Tiago ‘Saca’ Pires is one of your more articulate, frank and insightful surfers on tour. A student of the game, his raw passion for surfing is one of the reasons he’s such a major star in his home nation of Portugal. He can give interviews in a number of languages, and gives them in English better than many who claim it as their mother tongue. SE.com caught up with him this afternoon at Waimea to find out his thoughts going into the Pipe finale, an event where he shed a bit of blood last year in a brutal heat with Shane Dorian.
Looking back at 2010, talk us through the highs and lows Saca.
Well it’s been a different year for me. I’m more used to having more eventful seasons, making Semis in some events then having shockers in others. This year I’ve been more consistent, but haven’t had any big results. Right now I’m just making sense of it all, trying to get my head right and figure out what I need to do differently to get that big result. It’s been a good year overall, I’ve got the highest ranking in my career arriving here in Hawaii (=18th with Taylor Knox and Freddy P), but I feel I’ve got more in me, I feel I can do better.
Another disappointing showing at home in Portugal from your perspective back in October. How hard is it surfing in that event with all the extra pressure?
I’ve been finding it hard, for sure. The expectation, the pressure, it hasn’t helped me perform in that event so far. I feel super relaxed in the press conference and in the lead up, but when it comes to my heat I feel the pressure on me, anxiety. The moment I’m paddling out I’m feeling it setting in. This year the waves were better than when I lost last year, but I just got out-surfed. I’m trying to learn to deal with that expectation like I did on the WQS (where he won back to back hometown events in Ericeira). But it’s something that’s hard to train for in a way, you can’t simulate that crowd pressure, you get one shot per year and when you lose, it’s over.
Tell us where your head is at coming into Pipe.
Well the Pipemasters is certainly a pinnacle event for any surfer. It’s where careers and fates are decided, being the season finale. I’m not feeling expectation here as such, but at the same time I’d like to think I’m a good surfer out there on my day. I’m not especially nervous, I like to have high expectations on me as a barrel rider. Last year I think I tried too hard, I just needed a 5 to make it and couldn’t get it. I was getting too deep and not making the waves, thinking, going into it that I would need something special to beat a surfer like Dorian. But I’m always learning. The tough thing about Pipe is the lack of practice, wave selection can be tough when out there with one guy, you can be too selective. The Pipemasters is the place to be seen performing at your best. I think I just need to be more relaxed in my approach.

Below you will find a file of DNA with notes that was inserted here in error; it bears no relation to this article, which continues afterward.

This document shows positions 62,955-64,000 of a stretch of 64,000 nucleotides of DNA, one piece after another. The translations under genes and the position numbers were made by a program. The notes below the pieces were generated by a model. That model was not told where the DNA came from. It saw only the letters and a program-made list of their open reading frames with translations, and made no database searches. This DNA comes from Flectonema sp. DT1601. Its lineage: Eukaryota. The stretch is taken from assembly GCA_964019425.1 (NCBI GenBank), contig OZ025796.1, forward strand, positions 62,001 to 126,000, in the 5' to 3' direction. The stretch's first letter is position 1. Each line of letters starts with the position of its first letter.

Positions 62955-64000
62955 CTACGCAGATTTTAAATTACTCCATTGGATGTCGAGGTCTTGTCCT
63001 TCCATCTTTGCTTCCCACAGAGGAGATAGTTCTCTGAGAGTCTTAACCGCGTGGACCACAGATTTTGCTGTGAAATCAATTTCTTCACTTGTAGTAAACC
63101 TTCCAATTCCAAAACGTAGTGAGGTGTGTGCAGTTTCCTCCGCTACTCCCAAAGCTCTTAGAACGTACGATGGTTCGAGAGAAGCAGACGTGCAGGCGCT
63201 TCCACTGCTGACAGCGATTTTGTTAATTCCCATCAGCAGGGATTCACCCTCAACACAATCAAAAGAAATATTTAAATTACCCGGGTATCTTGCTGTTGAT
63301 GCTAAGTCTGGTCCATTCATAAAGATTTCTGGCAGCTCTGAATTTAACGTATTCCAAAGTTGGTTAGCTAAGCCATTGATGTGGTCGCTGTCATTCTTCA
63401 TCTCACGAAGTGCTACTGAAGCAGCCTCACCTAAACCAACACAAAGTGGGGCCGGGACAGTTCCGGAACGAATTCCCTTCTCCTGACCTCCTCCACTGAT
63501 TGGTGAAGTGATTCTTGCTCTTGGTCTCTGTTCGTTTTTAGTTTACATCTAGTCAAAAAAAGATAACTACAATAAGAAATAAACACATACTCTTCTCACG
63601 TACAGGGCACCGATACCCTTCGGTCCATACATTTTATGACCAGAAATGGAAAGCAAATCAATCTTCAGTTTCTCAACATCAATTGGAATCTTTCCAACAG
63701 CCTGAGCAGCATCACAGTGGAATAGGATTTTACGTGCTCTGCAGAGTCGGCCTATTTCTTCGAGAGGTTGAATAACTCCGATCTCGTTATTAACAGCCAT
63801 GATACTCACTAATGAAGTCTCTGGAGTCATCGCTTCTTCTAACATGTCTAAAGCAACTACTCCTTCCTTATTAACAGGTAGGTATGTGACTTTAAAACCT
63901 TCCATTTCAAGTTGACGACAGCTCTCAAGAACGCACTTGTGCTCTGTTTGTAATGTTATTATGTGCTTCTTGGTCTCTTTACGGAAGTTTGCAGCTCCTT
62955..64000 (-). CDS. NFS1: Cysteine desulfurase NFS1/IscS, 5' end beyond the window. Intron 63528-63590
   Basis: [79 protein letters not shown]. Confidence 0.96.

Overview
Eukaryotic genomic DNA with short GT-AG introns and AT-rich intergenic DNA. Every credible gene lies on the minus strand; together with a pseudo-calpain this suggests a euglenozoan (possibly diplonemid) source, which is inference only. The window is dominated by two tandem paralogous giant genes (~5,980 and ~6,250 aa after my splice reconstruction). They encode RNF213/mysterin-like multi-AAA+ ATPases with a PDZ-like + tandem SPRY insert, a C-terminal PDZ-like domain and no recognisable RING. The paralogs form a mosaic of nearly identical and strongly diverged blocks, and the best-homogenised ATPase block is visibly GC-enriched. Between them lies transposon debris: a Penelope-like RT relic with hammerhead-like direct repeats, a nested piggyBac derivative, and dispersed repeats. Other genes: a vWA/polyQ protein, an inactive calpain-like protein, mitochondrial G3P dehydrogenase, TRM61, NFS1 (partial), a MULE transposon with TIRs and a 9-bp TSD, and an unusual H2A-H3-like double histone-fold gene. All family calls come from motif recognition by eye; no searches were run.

This is your third season among the elite. What’s your take of the new, reduced-field format?
I think pro surfing and the ASP needs to look to constantly improve, to make the product more exciting and better run. Over the last few years there have been a lot of surfers carried on the then-WCT that would never really make it through Rd3. The tour is stuck with those guys for a whole year, and with all due respect, they maybe didn’t really have the skills. I think the public, the fans want to see the best, you got to a tennis tournament you go to watch the top seeds. That’s who sells tickets, that’s who people pay to see perform. Surfing is like that too, we need to show the best guys in the world. At the same time the ASP is trying to improve with the Prime tour, they’ve almost doubled the prize money, even if you don’t make it you can still make a living. I don’t think we need 45 surfers going for the World Title, even if I’m ultimately speaking againt my own interests, I feel it’s better with less of us. After the cut (After Teahupoo in August), there’s no denying events have been more entertaining, more competitive, and made better use of the conditions. I really believe whoever deserves to be on tour will be, and is.
It’s not been the greatest Hawaiian season thus far. How have you been keeping?
When I got here I had one day at Backdoor at good 6-8ft, and got a feel for it. Since then there’s been pretty poor conditions. I try to have one or two surfs per day and keep active. On really flat days I’ve been SUPing here at Waimea, it’s actually the first time I ever did that stuff in my life. Also a bit of snorkelling, there’s a lot to do here in this bay. I haven’t been training overly here. After Puerto Rico I went home for a fortnight and put the hours in in the gym, and so far I feel really good. I don’t feel like I need to be training much, I just feel like I want to surf waves. I haven’t really surfed that many heats this year, in truth I’m a bit out of rhythm. So while I’m here on the North Shore my focus is really on surfing waves and on boards rather than working out.
Let’s look forward to 2011. What kind of goals do you have in mind?
Each year I feel like I’m living and learning, every year I feel like I’m progressing as a conpetitor and as a person. Life’s always changing, evolving. I still feel like I have a lot of fire inside me, I haven’t got to my best yet. So my plan is to come back next year and attack it, train and work as much as I can. I’d love to get a foot in the Top 10 of course, and see how that goes. Every year I feel like I’m comfortable with the venues, the judges, the way you have to surf heats on this tour. As a rookie you tend to over complicate things, with experience things get easier for you. I still haven’t fulfilled my expectations in surfing, I’m gonna keep fighting.